January 25, 2017 15:24
Published: May 24, 2016 14:40
These days, many businesses out there are considering more ways to make themselves more “green”. Environmentally-conscious business practices are quickly becoming less a point of pride and more a necessity as the realities of a business’s carbon footprint become more apparent in our watch-dog world.
Adding recycling bins to the office is a popular choice. If you have a larger company, setting up a transportation pool is another. Some even go as far as switching out all the lights in the office for LED’s.
One option that may not be as popular or as well-known when it comes to environmentally-thoughtful initiatives is staring you right in the face. Literally.
Your computing systems, necessary as they are, eat up a ton of electricity. This is a known quantity. You gotta keep the lights on, after all.
But something few business owners are aware of is how much of their computer network can be transferred to the cloud. In fact, moving data storage, accessibility, and even some day-to-day functionality to the cloud can save you a good chunk of cash on the front end, and benefit the environment on the back.
When it comes to the bottom line, anything you can do to eek out a few extra dollars is worth a shot. Cloud-based computing, or at the very least, data storage, is one way that some businesses are saving more than a few dollars.
The cost of a network like this to the traditional business is lower for a number of reasons. First, you don’t have to maintain a server network. The equipment cost and the related power consumption (which has been shown in many instances to be gluttonous at best…) are eliminated. This can amount to thousands of dollars a year back in the businesses pockets.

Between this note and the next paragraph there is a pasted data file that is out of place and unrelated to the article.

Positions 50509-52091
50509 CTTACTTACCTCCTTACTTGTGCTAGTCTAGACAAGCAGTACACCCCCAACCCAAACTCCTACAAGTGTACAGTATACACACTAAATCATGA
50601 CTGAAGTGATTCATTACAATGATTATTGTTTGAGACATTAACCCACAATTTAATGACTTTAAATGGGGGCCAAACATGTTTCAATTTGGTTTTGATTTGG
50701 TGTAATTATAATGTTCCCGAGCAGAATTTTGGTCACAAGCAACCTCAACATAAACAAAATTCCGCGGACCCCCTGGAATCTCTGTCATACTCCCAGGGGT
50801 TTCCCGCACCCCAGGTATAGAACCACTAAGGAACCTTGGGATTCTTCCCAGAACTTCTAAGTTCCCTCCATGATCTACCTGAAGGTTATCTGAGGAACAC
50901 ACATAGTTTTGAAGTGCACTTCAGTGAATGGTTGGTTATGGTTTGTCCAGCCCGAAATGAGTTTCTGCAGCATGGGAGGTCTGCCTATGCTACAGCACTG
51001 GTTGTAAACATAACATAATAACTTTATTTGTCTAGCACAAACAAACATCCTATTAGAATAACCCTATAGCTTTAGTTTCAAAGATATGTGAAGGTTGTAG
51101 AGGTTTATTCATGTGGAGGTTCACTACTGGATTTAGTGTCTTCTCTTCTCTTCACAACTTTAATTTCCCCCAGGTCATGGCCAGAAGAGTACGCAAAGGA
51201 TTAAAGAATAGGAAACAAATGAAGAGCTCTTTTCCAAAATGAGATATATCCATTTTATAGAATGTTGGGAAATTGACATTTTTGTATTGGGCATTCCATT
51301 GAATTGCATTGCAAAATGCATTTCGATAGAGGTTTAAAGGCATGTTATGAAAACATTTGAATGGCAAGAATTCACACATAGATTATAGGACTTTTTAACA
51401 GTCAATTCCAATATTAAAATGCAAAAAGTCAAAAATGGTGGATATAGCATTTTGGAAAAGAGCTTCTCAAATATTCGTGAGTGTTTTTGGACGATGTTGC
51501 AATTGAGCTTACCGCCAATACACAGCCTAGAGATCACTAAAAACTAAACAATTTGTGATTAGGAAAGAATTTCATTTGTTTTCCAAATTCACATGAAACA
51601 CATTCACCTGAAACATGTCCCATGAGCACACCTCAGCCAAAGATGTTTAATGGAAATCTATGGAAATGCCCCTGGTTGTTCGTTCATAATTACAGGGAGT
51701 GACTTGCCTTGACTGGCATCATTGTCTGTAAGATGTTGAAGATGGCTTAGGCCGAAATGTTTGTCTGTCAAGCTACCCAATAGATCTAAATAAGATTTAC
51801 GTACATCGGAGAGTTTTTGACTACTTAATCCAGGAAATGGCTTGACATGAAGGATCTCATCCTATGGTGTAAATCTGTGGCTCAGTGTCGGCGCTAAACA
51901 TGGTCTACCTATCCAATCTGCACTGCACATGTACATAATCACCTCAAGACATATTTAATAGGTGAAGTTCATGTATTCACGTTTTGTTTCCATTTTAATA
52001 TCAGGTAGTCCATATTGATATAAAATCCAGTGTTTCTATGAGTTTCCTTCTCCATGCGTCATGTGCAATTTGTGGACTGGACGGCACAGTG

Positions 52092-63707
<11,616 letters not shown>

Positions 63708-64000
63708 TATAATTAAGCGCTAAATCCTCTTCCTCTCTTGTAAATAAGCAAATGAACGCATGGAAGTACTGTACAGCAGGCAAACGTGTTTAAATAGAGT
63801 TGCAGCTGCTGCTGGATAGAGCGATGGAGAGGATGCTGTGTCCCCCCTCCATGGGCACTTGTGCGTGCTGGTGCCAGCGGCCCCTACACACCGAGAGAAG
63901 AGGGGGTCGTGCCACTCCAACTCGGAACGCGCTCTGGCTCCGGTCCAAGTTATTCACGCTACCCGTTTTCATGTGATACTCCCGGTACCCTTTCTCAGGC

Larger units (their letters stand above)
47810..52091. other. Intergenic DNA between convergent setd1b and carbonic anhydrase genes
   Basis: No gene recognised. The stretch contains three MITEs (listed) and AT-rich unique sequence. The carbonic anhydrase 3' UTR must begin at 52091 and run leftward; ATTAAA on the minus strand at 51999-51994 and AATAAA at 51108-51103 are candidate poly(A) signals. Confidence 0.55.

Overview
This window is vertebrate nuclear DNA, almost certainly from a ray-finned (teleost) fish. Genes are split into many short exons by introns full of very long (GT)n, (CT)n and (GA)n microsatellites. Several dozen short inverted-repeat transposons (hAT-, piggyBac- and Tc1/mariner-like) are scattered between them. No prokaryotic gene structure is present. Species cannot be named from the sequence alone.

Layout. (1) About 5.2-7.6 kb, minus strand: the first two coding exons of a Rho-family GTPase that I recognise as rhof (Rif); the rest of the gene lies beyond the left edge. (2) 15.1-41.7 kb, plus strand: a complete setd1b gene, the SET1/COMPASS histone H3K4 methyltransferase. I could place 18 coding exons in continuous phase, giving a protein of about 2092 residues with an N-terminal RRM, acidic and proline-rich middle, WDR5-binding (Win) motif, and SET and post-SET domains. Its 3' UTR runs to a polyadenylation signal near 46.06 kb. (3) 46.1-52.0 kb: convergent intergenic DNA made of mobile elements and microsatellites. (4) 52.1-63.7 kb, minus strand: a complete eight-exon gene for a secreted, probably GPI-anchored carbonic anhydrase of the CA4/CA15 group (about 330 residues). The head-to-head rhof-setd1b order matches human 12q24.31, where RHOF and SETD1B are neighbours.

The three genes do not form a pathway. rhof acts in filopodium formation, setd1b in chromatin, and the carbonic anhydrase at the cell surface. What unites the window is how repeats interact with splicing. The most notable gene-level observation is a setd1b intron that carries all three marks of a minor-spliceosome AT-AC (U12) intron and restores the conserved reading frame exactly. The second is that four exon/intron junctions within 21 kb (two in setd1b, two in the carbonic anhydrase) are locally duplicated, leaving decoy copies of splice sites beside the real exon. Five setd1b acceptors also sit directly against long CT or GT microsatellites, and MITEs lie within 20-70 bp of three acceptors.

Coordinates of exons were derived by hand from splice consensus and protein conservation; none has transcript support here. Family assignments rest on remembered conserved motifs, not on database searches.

Also, when transferring this functionality to the cloud, you have the ability to access much larger, much more energy-efficient networks out there. Google, for example, offers cloud-based computing for businesses that runs on a network with a zero-rated carbon footprint. Larger networks can be run more efficiently, and so by accessing them, not only are you saving money, but you’re saving energy as well.
Don’t get us wrong, nothing is perfect. There is a minimal amount of downtime to consider with any cloud-based system, and you should do your research on whatever cloud-based computing system you want to look into. A good thing to do is to reach out to your VoIP or internet provider and ask a ton of questions about whether this would be a viable option for you.
But no matter what, if you’re looking to contribute to the environment with your company, one thing to look into is cloud-based computing. As time goes on and technology improves, the cloud is becoming more of a standby and less of a luxury for small businesses.
After all, this little blue ball we’re spinning around on is the only home we’ve got. Let’s give a little back, shall we?